Now as an adult you might not agree with this solution, but what’s most important is that when allowed to solve the disagreement on their own, with just a bit of guidance, the boys came up with a win/win solution that made both of them happy.

A child’s ability to solve problems with peers depends on practice with you

We tell you this story because we were so impressed with the boys’ ability to solve a complex issue. There were strong emotions in this interaction, even accusations, yet with just a little assistance they were able to calm themselves, brainstorm potential solutions, evaluate them and finally agree on one. There are many adults who could not do what these seven and eight-year-old boys accomplished. How did they get there? They have parents and teachers who have been practicing with them how to be problem solvers who can come up with win/win solutions. Now they are able to carry those skills into other social situations and relationships.

Finding win/win solutions with children occurs when:
  • You take the time to understand what your child is feeling and needing
  • AND know what’s really important to you.
Once interests are clarified there are many potential solutions.
Healthy relationships are reciprocal. I will work with you and I can also expect that you will work with me. This is important to remember because sometimes as a parent we can get skewed to meeting the needs of our children, and forget about our own. Other times we position ourselves as the authority insisting on having things our way, but at the expense of our child’s interests and needs.
Let’s explore a few examples.

Your child wants fruit snacks. It’s 5:00 PM and you will be serving dinner in 30 minutes. You also know that he had fruit snacks an hour ago at his mid-afternoon snack time. What can you do? Pause and think before you respond. What is he feeling or needing? But don’t stop there, now quickly analyze why your first reaction is to simply say, “No.” I suspect it’s because he’s already had them and you want him to eat a nutritious meal when you serve it. So the win/win solution is he gets fruit snacks? No. Okay so he doesn’t get fruit snacks? You win he loses? No. Here’s what it sounds like.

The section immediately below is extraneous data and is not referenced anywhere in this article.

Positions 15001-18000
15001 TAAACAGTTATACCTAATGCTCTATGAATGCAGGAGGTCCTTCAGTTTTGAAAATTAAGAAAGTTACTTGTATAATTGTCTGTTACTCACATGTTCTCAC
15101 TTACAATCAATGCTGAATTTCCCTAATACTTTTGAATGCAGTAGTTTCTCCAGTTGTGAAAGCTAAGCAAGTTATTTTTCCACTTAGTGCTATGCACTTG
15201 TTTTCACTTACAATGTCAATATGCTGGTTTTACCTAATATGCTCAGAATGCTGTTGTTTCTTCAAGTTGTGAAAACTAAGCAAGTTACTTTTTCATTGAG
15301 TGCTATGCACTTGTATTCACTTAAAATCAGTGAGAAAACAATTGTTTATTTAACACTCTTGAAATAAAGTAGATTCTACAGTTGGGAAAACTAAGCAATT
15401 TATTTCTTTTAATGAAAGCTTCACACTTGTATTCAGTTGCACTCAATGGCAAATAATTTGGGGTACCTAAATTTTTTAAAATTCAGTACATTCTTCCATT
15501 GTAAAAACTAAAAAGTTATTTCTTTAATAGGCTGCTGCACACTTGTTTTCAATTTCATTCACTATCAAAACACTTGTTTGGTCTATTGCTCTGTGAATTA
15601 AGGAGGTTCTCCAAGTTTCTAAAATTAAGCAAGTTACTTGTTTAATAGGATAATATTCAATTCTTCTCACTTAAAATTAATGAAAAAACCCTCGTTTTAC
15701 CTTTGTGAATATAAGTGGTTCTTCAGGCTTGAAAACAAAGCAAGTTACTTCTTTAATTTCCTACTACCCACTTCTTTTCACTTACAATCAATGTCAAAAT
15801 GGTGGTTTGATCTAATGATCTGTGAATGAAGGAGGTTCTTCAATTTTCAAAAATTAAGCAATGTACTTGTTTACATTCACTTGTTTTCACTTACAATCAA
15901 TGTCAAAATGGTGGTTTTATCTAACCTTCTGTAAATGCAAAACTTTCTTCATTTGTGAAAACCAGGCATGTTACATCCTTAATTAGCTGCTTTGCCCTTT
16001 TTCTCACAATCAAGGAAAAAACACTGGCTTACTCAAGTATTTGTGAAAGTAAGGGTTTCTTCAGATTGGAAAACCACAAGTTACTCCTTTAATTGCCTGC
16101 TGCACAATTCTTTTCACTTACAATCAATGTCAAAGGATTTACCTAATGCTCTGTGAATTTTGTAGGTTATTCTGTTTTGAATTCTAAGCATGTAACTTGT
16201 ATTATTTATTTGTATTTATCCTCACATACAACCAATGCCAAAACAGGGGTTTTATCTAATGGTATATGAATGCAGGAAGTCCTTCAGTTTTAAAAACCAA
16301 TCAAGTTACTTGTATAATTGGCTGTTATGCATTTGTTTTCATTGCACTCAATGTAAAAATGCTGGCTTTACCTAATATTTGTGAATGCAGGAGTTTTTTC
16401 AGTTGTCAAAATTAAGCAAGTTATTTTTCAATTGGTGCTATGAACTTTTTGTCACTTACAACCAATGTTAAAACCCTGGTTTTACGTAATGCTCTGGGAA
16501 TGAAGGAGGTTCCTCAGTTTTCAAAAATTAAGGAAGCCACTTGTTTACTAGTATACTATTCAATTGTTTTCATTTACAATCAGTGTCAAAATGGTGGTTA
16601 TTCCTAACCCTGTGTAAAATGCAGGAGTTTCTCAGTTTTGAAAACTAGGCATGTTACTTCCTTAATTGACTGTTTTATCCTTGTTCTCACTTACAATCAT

• “Oh, so you love fruit snacks and really wish you could have some.”
    • (You are identifying his interests and needs.)
    • Now he knows you understand and are listening.
  • “Hmmm, I’m making dinner right now and it’s my job to make certain you get good nutritious food. “
    • (Clarifying what’s really important to you.)
  • What could we do?”
Now the brainstorming begins.
  • If your child suggests, “Give me fruit snacks,” there’s no need to get upset or to immediately say, “No.” Remember you are exploring potential solutions together and will continue until you come up with an idea that satisfies BOTH of you.
  • You do NOT have to give up anything that is important to you.
  • So keep the brainstorming going by responding, “Okay, that’s one idea. Can you think of another? “
  • If your child answers, “No,” you may feel like you’ve smashed into a dead end but again no worries. If he can’t think of any other possibilities you can offer a few of your own.
  • “Well, what if you help me make dinner now and after we’ve eaten you can have fruit snacks as your dessert? We could even draw a plan so you would know when you can have them. The paper is right over there.”